O'Neill optimistic Rules series can continue beyond 2014
GAA president Liam O'Neill spoke with optimism that the International Rules series will survive beyond next year's Tests in Australia.
Despite a blizzard of criticism over the competitiveness of the last four tests – the two in Australia in 2011 as well as the games in Cavan, and Croke Park over the last two weekends – and the apparent disinterest of the AFL, O'Neill sees a future for the hybrid game.
The president said that, as far as he was concerned, there was no doubt about the tour to Australia in 2014 and that he would like to see the concept developed further beyond that.
He said commitments were given at the post-match dinner on Saturday night from both himself and the AFL representatives that it would go beyond 2014.
"Obviously, certain things have to happen. But we had a very constructive meeting with the AFL about the future last week and we've left it with them. They will go back and speak with their players and clubs about what was discussed and they will come back to us with a response," he said.
"But I would be confident that it is here to stay," said O'Neill.
Among the areas that will be looked at is playing the series in November to avoid the holiday period for the top AFL players and give breathing space for Gaelic footballers involved in club activity.
Restoring the annual element instead of having two series every three years may also be on the cards, while a host of rules changes to restore some balance to the AFL game will also be on the cards if the commitments beyond 2014 move beyond words.
The AFL will look at fielding their all-Australian team, but because international rules doesn't suit players of every dimension, that would need a shift in the laws.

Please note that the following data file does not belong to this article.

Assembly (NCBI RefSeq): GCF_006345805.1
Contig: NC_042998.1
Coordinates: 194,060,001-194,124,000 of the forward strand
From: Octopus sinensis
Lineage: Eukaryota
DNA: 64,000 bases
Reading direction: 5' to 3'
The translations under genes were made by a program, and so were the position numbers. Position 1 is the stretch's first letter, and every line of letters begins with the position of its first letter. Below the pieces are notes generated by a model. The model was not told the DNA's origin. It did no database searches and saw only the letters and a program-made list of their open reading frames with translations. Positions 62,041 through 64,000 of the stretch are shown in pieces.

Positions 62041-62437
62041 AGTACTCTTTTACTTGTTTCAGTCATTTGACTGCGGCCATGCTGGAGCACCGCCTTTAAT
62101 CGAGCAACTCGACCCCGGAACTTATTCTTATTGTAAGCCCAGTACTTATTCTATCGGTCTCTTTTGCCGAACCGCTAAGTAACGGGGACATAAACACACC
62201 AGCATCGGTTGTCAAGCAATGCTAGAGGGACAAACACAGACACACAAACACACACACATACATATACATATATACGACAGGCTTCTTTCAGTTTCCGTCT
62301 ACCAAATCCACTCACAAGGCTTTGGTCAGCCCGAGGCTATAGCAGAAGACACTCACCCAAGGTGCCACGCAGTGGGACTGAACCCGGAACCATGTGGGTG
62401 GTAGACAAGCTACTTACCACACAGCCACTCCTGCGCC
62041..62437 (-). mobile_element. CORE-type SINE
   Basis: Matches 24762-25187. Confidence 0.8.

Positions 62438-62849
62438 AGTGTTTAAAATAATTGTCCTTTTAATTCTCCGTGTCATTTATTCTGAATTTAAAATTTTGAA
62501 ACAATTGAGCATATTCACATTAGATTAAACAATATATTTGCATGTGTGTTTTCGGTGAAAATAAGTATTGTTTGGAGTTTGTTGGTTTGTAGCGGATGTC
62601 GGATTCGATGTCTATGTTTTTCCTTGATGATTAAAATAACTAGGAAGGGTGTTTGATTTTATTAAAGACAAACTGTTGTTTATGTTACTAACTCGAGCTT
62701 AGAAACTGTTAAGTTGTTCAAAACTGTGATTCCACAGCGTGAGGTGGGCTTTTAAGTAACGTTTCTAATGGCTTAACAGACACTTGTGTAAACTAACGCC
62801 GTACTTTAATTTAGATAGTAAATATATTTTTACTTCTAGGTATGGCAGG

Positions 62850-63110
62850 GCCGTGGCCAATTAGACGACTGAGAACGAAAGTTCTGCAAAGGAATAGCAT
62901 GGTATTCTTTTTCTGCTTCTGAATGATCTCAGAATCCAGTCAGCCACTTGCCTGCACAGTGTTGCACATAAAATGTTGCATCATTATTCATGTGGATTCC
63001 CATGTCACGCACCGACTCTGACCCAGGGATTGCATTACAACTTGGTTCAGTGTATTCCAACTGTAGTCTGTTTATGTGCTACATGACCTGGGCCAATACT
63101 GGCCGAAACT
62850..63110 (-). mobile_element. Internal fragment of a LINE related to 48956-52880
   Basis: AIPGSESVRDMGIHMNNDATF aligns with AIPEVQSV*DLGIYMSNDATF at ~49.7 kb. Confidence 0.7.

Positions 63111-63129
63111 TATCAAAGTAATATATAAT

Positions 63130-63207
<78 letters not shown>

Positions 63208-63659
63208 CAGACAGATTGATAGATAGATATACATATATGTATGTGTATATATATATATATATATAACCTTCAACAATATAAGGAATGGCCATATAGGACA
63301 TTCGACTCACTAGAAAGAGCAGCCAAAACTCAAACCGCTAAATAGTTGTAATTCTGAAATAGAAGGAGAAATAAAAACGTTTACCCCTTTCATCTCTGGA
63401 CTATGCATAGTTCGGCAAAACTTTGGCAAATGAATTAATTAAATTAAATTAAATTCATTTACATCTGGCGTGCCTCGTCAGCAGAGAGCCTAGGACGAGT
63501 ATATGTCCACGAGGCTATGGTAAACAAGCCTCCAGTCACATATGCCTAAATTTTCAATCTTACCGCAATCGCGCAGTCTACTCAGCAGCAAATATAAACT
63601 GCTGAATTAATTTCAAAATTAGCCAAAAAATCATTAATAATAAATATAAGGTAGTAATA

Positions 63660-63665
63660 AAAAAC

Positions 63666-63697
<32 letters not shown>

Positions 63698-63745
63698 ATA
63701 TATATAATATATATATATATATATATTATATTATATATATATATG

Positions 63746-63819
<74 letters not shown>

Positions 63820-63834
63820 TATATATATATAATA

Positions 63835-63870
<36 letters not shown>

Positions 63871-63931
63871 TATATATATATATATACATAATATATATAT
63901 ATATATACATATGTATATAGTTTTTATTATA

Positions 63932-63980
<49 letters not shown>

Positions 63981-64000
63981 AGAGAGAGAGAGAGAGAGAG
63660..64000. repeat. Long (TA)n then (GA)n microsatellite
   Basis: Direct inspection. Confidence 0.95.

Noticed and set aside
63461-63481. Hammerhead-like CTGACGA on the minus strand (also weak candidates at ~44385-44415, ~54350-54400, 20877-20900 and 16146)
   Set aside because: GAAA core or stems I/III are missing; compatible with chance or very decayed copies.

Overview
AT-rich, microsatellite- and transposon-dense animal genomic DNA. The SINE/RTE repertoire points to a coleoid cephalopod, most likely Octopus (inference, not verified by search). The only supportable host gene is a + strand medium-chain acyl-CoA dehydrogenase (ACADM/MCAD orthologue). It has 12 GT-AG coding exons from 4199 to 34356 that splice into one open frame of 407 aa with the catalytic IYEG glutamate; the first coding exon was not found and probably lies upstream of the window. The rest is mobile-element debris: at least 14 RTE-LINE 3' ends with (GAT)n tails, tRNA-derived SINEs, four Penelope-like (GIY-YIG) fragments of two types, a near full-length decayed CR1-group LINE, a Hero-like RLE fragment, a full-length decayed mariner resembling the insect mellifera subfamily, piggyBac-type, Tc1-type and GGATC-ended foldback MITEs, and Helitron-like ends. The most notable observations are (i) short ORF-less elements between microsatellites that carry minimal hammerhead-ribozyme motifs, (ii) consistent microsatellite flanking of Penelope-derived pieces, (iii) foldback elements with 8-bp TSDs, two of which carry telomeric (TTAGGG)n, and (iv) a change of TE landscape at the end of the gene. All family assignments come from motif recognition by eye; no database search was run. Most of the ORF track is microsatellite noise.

O'Neill praised the work of manager Paul Earley, his back-room team and the Irish players in delivering such high standards of play over the two weekends.
"I think that has probably been lost in all of this, just how good Ireland were and how good their level of skills were. I thought the standard of catching and kicking from our players on Saturday night was extremely high," said O'Neill.
People talk about the erosion of skills in Gaelic football, but Saturday night was a reminder of how high the levels of skills are.
"It's easy to forget that there have been only 38 games under this concept played, not much over 40 hours. That doesn't amount to a championship summer and yet we are expecting so much more from it. I think relations between the GAA and the AFL are good enough for things to happen that will allow the series to continue well beyond next year," he said.
Meanwhile, Colm Boyle has revealed that he didn't regain consciousness until he was back in the dressing-room after being removed from the pitch following his collision with Lindsay Thomas in the first half of Saturday's Test.
Boyle doesn't remember standing up after the collision which was examined by the match review panel, who deemed that Thomas had no case to answer.
"I just remember going for a ball, being in mid-air going to fist it and then I just remember waking up in the dressing-room," said the Mayo ace.